The APR Intercooler fits perfectly. The competition’s is not even close. The following areas are known issues with the competition’s intercooler:

  • Every mounting point
  • Every screw hole

The competition’s intercooler will loosely fit into each mounting point while other factory components must be bent to line up with the screw holes. In some cases, the screw holes are so far off or filled with excess casting material, they have to be retapped before they can be installed increasing labor costs and reducing the shop’s profitability which will have to be made up in other areas.

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Competitor pictured.

All mounting points and screw holes on the APR intercooler are in the correct location. They are machined in house to ensure proper sizing and proper thread pitch.

With very little communication or factual exchange of information between our competitor’s and their overseas suppliers, fitment issues will pop up all the time. There’s no fixing the issue either as the competitors don’t own the tooling used to cast each piece. They are simply purchasing parts from random vendors, many of whom have actually copied bad design, further pushing tolerances out of spec. Depending on the factory pumping out the parts, it will either fit one way or another way.

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Competitor pictured.

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Competitor pictured.
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Competitor pictured.
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Competitor pictured.

Support:

Included with every APR Intercooler System is a printed and spiral-bound instruction manual covering each step of the detailed install. Most competitors include no directions at all. If you ever run into a problem, you can simply call APR for support as we currently staff more employees who have installed an APR Intercooler than many companies employ in their entire company.

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The APR Intercooler also comes with a lifetime warranty which is an important aspect often not discussed. Many companies have the ability to offer “lifetime warranties” but many of these companies do not stay in business for long periods of time. Once they’re out of business, you’ll have no way to get a replacement part should you ever need one. It’s not uncommon to hear of a customer getting into an accident and in the process ripping a hose or damaging some other component. In those cases, we can quickly and easily ship the customer a new hose to aid in the repair but for the companies out of business or the ones purchased through cheap EBay outlets, there are no replacement parts when the need arises.

Finally, if the install is not for you, no worries! APR’s vast dealer network makes installation at a local shop easy. For those who don’t have an APR shop in town, our included instruction manual makes the process a walk in the park, saving you money spent on unnecessary labor.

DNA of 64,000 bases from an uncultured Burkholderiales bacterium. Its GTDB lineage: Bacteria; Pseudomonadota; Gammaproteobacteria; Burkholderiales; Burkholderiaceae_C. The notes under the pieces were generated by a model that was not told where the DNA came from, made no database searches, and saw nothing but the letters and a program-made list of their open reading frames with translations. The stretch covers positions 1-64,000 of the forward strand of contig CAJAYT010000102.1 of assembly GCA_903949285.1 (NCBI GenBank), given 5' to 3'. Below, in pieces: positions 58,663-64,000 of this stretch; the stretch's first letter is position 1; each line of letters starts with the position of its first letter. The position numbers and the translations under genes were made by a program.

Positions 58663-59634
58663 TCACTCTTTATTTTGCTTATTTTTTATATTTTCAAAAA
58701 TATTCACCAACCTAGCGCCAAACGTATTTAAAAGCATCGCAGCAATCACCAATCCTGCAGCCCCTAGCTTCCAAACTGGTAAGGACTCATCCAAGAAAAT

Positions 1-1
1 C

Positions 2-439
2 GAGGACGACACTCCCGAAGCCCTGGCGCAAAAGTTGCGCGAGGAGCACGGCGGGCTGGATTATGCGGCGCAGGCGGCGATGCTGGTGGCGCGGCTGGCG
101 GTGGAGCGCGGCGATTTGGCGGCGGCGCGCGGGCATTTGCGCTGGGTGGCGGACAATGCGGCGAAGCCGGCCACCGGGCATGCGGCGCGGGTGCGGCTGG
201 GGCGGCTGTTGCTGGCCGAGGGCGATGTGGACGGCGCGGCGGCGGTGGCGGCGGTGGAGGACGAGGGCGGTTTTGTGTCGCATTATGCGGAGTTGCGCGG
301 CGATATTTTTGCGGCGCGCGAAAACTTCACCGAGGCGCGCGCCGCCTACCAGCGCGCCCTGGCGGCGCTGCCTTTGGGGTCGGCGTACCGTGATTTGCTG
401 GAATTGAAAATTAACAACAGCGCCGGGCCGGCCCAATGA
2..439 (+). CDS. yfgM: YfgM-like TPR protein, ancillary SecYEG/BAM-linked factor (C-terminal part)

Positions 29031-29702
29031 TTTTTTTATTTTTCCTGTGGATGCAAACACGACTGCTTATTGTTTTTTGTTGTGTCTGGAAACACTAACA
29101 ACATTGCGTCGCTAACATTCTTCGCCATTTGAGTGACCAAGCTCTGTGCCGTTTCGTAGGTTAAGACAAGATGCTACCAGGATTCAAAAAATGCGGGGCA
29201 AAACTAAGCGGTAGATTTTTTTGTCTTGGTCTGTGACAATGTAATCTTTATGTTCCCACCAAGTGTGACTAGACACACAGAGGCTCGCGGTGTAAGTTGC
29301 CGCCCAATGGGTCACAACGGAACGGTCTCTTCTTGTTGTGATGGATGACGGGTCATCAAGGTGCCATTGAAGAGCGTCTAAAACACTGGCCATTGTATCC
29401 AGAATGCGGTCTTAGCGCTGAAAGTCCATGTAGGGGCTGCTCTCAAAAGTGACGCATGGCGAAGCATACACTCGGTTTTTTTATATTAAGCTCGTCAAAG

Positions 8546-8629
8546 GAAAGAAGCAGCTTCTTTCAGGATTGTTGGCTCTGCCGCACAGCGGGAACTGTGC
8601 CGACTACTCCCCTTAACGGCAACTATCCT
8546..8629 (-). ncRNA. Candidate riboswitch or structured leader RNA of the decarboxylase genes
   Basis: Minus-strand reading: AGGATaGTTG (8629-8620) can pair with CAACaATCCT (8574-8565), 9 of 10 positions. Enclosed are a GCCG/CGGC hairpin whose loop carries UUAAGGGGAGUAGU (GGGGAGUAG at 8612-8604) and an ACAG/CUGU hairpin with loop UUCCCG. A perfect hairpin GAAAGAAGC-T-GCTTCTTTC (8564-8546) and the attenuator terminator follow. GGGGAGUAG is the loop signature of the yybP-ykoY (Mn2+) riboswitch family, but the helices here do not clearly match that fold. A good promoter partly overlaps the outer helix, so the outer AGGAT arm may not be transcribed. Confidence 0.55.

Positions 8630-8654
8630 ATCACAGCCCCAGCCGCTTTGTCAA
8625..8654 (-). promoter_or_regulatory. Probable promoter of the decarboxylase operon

Power:

A performance intercooler system needs to dramatically lower intake air temperature to a level that’s acceptable for creating safe and reliable power. It needs to continue doing over a long period of time without "heat soaking." Heat soak is when an intercooler becomes so hot it’s unable to cool the intake air effectively.

There will be many who will look past casting quality, fitment flaws, lack of support and so on simply to save a few dollars and many may be under the impression the data we’ve shared above does not translate to any real world differences in power.

During our testing on the dyno, we were able to prove without a shadow of a doubt that the performance differences are massive. As mentioned above in the testing notes, each intercooler was tested back to back without a cool down period to measure temperature changes, vehicle operating variables and most importantly, power loss. Analyzing the average power losses after the turbocharger spooled showed an incredibly small 6.8 WHP loss across the power band with the APR intercooler system. However the other core lost an average of 30.1 WHP across the power band.

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On average, the APR intercooler was able to retain 23.3 WHP over the cheaper alternative which throws it into the same league as a major upgrade even though it’s being compared to what many would already consider an “upgrade.”

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This industry is filled with many trick and gimmicks but you will not find this when you purchase APR products. This is why you often hear the bitterness of poor quality is remembered long after the sweetness of a low price is forgotten.

APR Tuned

Phone: (800) 680-7921 Local Phone: +1 (334) 502-5181 Fax: (334) 502-5180 Address: APR LLC, 4800 US HWY 280 West, Opelika, AL 36801

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Notice: Products that affect emissions and do not carry a California Air Resources Board Executive Order are not for sale in California, USA. While we try to keep everything current, APR LLC is not responsible for errors in pricing on this web site. All prices are in USD and are applicable to the United States of America only.